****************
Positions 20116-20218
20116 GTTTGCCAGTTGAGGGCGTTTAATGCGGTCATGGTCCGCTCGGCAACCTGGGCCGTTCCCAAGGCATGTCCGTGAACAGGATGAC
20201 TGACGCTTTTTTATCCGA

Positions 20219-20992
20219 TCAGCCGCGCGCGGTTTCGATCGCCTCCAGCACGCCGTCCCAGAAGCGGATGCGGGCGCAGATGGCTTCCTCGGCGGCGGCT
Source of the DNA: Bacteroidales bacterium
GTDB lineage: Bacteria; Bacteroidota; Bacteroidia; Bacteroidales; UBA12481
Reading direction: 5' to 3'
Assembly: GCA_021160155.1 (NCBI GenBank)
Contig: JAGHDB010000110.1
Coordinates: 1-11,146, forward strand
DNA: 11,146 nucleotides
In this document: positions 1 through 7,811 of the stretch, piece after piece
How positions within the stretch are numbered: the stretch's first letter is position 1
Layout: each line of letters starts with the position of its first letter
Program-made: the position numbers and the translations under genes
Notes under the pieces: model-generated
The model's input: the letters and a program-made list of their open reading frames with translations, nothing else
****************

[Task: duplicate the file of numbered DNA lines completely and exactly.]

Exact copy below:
Positions 20116-20218
20116 GTTTGCCAGTTGAGGGCGTTTAATGCGGTCATGGTCCGCTCGGCAACCTGGGCCGTTCCCAAGGCATGTCCGTGAACAGGATGAC
20201 TGACGCTTTTTTATCCGA

Positions 20219-20992
20219 TCAGCCGCGCGCGGTTTCGATCGCCTCCAGCACGCCGTCCCAGAAGCGGATGCGGGCGCAGATGGCTTCCTCGGCGGCGGCT
Source of the DNA: Bacteroidales bacterium
GTDB lineage: Bacteria; Bacteroidota; Bacteroidia; Bacteroidales; UBA12481
Reading direction: 5' to 3'
Assembly: GCA_021160155.1 (NCBI GenBank)
Contig: JAGHDB010000110.1
Coordinates: 1-11,146, forward strand
DNA: 11,146 nucleotides
In this document: positions 1 through 7,811 of the stretch, piece after piece
How positions within the stretch are numbered: the stretch's first letter is position 1
Layout: each line of letters starts with the position of its first letter
Program-made: the position numbers and the translations under genes
Notes under the pieces: model-generated
The model's input: the letters and a program-made list of their open reading frames with translations, nothing else